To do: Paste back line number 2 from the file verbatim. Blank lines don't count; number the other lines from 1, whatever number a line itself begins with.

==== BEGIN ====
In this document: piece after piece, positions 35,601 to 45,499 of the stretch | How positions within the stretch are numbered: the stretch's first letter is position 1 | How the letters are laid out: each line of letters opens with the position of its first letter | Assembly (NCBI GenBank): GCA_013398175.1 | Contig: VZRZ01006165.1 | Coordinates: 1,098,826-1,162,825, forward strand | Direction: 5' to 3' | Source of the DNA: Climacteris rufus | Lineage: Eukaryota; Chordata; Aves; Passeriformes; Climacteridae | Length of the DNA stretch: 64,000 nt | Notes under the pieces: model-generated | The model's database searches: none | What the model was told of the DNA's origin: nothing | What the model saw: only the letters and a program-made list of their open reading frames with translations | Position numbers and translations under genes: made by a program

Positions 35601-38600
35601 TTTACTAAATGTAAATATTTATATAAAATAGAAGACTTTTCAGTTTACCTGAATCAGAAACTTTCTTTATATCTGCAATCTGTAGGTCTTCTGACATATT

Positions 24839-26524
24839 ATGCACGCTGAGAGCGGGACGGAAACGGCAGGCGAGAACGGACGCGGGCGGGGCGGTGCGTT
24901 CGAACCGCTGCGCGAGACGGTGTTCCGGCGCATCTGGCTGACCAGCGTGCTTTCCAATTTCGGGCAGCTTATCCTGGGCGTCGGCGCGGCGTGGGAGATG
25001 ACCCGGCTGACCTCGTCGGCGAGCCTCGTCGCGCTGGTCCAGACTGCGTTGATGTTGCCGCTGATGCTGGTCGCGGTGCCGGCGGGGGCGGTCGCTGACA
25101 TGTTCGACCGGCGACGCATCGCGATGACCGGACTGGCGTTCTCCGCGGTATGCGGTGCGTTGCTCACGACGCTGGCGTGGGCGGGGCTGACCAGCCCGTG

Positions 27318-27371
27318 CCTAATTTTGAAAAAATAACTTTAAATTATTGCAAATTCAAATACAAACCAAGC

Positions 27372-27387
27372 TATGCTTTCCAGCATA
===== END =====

Positions 35601-38600